Baltimore Police Department announces changes to the "Use of Force" policy which hadn't been updated since 2003. (Kenneth K. Lam/Baltimore Sun video)
The Baltimore Police Department plans to implement a new use-of-force policy Friday that emphasizes the "sanctity of life," stresses de-escalation and requires officers to intervene if they see a fellow cop crossing the line.
Mayor Stephanie Rawlings-Blake announced the new policy on Wednesday as the U.S. Department of Justice prepares to release the results of its sweeping investigation into the department's patterns and practices.
The first full rewrite of the policy since 2003 comes more than a year after the death of 25-year-old Freddie Gray from injuries suffered in police custody — an incident that sparked widespread protests against police brutality, the Justice investigation and the prosecution of six officers.
Rawlings-Blake, who announced the policy changes alongside Police Commissioner Kevin Davis at police headquarters, said the use of force by officers is "one of the most scrutinized areas in policing, and it is incumbent upon the police department to ensure its officers are well trained and knowledgable about the procedures when a decision is made to use force."
Rawlings-Blake said city residents never tell her they want "an aggressive police department; they say they want an effective police department," which she said the changes would help create.
Davis said officers would be empowered by the clarity in the new policy, and said any suggestion the changes would inhibit officers from policing proactively was "just silly."
He said the policy would continue the department's recent progress. He said citizen complaints about excessive force were already down 40 percent to date this year.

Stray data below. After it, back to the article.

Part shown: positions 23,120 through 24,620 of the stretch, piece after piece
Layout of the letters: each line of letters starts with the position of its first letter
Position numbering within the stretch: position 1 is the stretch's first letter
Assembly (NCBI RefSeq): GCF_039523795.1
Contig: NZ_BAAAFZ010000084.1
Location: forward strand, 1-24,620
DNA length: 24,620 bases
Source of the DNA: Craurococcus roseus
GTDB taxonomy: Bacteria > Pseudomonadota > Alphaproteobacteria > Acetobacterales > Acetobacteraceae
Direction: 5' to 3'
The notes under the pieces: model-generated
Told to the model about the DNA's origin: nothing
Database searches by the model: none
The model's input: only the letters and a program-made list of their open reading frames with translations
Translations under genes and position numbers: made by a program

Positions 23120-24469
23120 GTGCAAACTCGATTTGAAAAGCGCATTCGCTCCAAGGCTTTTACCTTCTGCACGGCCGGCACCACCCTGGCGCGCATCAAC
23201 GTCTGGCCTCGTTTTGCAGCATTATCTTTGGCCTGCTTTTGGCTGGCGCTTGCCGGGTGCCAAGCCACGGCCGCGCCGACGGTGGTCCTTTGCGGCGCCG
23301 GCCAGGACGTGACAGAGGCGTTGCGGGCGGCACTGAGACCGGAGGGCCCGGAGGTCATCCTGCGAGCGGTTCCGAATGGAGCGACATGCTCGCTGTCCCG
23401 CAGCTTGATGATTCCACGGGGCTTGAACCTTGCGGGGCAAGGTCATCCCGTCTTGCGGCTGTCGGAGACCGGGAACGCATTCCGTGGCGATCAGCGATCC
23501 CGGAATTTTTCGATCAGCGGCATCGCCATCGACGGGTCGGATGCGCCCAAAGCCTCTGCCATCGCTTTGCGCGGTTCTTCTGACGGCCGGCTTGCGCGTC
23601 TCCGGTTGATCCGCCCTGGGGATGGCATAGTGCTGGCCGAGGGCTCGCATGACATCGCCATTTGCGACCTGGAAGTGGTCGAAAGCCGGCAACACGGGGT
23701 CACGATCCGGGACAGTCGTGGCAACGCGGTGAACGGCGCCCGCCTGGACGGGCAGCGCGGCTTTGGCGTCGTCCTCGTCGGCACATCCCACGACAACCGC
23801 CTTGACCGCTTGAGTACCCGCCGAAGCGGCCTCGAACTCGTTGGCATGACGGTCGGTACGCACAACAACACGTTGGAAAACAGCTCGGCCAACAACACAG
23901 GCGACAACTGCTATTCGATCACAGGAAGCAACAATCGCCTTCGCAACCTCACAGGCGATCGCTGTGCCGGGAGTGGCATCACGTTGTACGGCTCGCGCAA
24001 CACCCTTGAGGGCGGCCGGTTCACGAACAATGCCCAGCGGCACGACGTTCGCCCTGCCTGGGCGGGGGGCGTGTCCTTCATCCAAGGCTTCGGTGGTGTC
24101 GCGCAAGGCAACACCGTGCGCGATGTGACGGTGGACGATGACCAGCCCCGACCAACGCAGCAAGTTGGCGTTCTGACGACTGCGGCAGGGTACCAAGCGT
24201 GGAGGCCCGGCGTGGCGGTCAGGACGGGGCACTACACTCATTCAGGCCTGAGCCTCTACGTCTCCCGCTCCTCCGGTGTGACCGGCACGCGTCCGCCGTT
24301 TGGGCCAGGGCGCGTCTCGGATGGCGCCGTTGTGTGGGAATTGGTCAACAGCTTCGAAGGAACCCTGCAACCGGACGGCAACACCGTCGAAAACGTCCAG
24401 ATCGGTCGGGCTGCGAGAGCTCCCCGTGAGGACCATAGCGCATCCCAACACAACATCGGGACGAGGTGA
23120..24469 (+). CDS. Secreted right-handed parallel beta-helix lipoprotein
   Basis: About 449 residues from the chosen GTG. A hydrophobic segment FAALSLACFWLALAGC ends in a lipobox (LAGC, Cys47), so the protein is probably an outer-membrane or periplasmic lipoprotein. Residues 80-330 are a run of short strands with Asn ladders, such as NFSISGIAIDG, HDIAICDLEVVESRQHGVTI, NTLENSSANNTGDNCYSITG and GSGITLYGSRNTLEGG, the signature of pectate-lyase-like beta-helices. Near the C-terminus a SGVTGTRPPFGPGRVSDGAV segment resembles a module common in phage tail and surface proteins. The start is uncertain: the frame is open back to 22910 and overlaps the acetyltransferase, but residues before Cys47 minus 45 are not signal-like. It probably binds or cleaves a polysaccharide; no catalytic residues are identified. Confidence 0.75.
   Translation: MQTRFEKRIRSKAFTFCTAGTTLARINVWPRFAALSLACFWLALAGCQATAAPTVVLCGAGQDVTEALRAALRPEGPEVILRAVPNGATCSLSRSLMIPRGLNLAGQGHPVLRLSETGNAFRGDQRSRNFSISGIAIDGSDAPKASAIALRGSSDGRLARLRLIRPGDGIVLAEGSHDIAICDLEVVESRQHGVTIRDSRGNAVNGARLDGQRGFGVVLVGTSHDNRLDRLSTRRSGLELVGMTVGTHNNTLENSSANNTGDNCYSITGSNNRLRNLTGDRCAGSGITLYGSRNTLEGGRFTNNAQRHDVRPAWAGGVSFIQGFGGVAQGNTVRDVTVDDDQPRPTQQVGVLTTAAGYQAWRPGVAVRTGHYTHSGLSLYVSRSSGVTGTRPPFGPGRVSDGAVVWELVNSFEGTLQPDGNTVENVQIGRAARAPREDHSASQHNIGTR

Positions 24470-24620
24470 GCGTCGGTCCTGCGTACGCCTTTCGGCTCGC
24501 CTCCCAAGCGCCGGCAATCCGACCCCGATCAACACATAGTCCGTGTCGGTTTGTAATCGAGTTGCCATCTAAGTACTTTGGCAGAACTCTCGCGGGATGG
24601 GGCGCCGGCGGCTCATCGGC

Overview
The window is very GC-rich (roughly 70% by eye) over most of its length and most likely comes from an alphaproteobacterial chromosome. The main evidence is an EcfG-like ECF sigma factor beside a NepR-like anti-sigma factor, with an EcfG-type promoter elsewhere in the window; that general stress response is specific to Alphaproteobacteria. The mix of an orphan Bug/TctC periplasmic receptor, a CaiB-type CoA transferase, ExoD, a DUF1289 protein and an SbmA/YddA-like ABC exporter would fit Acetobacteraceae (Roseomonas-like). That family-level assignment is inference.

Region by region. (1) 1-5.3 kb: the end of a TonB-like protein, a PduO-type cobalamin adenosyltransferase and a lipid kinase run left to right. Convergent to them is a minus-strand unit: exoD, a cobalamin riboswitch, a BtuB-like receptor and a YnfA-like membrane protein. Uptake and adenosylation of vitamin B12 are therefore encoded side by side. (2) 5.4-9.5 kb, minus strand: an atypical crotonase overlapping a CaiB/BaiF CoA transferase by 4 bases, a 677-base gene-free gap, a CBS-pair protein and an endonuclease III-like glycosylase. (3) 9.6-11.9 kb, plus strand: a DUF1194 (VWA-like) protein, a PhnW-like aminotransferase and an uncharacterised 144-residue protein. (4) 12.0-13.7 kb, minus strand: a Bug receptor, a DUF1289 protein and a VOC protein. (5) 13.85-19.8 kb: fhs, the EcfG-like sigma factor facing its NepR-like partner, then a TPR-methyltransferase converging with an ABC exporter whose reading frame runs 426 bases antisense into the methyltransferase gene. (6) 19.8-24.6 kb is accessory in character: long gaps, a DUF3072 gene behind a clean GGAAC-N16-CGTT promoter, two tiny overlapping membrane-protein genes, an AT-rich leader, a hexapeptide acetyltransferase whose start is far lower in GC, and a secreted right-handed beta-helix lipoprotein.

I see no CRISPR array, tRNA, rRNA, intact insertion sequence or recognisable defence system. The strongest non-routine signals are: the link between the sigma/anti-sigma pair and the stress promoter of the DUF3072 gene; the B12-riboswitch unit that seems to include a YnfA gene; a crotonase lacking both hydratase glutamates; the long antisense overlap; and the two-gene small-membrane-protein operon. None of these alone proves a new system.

The Fraternal Order of Police Lodge 3, the local union that represents rank-and-file officers, did not respond to a request for comment.
The Police Department revised the policy in consultation with outside groups and institutions including the American Civil Liberties Union of Maryland, the Baltimore chapter of the NAACP, and local prosecutors and public defenders, officials said.
Police also drew on guidance on best practices from other departments nationwide, Davis said.
Tessa Hill-Aston, president of the Baltimore NAACP and a participant in the discussions, said it was unfortunate that Gray had to die before changes were prioritized. But she believes the new policy is "a good thing."
"It's meaningful that they're starting to do something," she said. "The commissioner is trying to do things, expedite things and get it done."
David Rocah, senior staff attorney at the ACLU of Maryland, said the new policy is "certainly an improvement" over the old one, but still has "significant problems."
The Baltimore Police Department "wants to be able to say they are adhering to best practices, but they aren't," Rocah said.
The new policy broadens reporting requirements for incidents in which an officer uses force. It defines three distinct categories of force — Levels 1, 2, and 3 — and the reporting requirements associated with each.
"There's really a focus on de-escalating when possible," said Jason Johnson, the department's new director of strategic development. "And also when force is necessary, that the force is proportional."
For the first time, the policy will require reporting when an officer points his gun at a suspect without shooting or flashes a Taser's electrical current without firing.